When you’re in your 20s and just starting out, money and fame may seem the key to a happy life. But as you age, that viewpoint changes considerably. The real secret, according to a Harvard study that’s been going on since the 1930s, has nothing to do with your bank account or your career.
My grandmother told me, “It’s as easy to date a rich man as it is to date a poor man.” Or was that marry a rich man? Anyway, I’ve dated both indiscriminately.
We heard through the grapevine about a boomer couple upset because their son, who graduated from a prestigious college and professional school without loans, was marrying a young lawyer with tens of thousands in educational debt. The parents feared that paying off this financial burden would delay the couple in buying a house and starting a family. Wisely, they chose to say nothing.
It was my nephew’s wedding about six years ago. He and his bride had asked me to officiate at the ceremony. The irony was probably lost on many, but not on me: Here I was, “marrying” my nephew, yet I was not able to marry my partner of over 30 years.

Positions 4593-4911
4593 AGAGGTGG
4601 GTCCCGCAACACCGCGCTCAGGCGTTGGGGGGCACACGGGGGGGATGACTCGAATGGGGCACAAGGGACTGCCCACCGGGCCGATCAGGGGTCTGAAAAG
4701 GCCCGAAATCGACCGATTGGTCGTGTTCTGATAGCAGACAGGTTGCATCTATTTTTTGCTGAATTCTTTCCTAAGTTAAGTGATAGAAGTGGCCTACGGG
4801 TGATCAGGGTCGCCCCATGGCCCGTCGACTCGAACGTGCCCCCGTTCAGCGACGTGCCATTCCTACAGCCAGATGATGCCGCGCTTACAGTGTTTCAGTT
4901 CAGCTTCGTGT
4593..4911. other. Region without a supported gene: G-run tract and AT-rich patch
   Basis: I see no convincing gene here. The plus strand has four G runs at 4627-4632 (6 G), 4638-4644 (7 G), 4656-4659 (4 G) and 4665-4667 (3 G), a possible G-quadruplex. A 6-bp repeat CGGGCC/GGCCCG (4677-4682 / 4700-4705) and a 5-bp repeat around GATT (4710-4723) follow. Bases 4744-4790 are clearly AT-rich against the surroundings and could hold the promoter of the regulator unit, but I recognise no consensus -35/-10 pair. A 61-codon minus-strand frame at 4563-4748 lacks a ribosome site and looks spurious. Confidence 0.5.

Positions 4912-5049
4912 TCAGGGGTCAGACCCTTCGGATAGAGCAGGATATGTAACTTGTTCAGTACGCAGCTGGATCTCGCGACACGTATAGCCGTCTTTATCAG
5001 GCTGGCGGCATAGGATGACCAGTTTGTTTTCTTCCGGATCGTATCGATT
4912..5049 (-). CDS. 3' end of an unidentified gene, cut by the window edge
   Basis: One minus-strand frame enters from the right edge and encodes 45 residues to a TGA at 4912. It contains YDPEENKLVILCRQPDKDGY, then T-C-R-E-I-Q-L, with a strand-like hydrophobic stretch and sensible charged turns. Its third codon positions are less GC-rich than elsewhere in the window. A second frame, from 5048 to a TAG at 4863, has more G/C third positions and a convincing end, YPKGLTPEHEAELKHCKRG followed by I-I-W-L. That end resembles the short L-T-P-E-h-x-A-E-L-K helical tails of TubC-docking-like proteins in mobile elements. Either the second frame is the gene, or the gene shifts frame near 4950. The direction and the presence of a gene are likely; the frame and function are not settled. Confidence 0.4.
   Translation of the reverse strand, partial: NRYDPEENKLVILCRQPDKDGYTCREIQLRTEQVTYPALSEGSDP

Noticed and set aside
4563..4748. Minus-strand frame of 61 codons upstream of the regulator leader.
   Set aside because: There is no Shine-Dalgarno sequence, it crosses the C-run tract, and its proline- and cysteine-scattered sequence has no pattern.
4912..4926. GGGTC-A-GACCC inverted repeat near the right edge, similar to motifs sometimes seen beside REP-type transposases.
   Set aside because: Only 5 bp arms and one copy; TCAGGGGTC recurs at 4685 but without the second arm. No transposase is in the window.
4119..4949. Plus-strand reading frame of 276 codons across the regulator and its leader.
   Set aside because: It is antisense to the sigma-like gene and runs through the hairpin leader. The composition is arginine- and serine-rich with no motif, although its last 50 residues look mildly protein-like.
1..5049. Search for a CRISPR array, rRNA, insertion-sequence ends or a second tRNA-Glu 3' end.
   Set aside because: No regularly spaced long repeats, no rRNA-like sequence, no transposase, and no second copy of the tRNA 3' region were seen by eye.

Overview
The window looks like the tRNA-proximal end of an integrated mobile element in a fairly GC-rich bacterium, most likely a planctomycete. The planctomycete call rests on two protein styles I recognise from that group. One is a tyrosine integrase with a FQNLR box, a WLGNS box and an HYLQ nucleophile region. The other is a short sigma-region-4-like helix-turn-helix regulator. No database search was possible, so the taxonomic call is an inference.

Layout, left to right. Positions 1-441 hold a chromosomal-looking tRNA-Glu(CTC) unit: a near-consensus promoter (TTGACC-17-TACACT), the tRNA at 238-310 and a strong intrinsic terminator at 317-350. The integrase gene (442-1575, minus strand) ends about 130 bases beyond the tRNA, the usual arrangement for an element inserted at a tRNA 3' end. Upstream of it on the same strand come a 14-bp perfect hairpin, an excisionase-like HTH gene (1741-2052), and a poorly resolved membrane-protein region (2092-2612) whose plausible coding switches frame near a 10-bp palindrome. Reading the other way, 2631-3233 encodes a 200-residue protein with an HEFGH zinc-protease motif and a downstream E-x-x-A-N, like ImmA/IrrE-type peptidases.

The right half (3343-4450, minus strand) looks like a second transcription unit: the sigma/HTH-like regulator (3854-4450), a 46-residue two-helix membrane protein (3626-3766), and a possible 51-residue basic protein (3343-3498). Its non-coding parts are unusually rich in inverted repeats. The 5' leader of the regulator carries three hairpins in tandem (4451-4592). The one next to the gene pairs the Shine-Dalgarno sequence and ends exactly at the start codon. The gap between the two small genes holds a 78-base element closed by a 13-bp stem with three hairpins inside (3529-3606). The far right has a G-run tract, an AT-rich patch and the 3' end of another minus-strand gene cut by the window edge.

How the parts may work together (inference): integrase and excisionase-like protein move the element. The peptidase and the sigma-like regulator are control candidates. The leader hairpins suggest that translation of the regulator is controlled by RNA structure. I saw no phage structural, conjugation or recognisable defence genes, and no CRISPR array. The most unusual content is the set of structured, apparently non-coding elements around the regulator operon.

I have to confess: I am a glass-half-full-pollyannish-romantic-type person. Still, when I hear skepticism and concern about my decision for a new adventure in online dating, I get the point. I will be cautious with my expectations, and how I approach this experience.
Valentine’s Day this past weekend brought sweets and other treats for loved ones, and for some couples, an engagement. A hard-to-believe 6 million people told American Express that they were either expecting or planning a marriage proposal on the national love holiday.
Remember this jump rope ditty? “First comes love, then comes marriage, then comes Sally with the baby carriage. How many babies will she have?” Then we’d madly jump, getting to 20 or 30 babies before pooping out.
A recent TV commercial shows a young man lounging at a pool party and vowing, “I am never getting married.” Next scene: an engagement ring. Then he and his wife are on a plane seated near a bawling baby. “We are never having children,” he says. Next scene: the delivery room. The commercial proceeds through his protests against — and then acceptance — of a suburban home, a minivan and baby number two.
Engagements peak around the holidays, so for some parents — maybe you — 2015 will bring a daughter- or son-in-law. That means other new family members as well; maybe you'll be meeting them for the first time.
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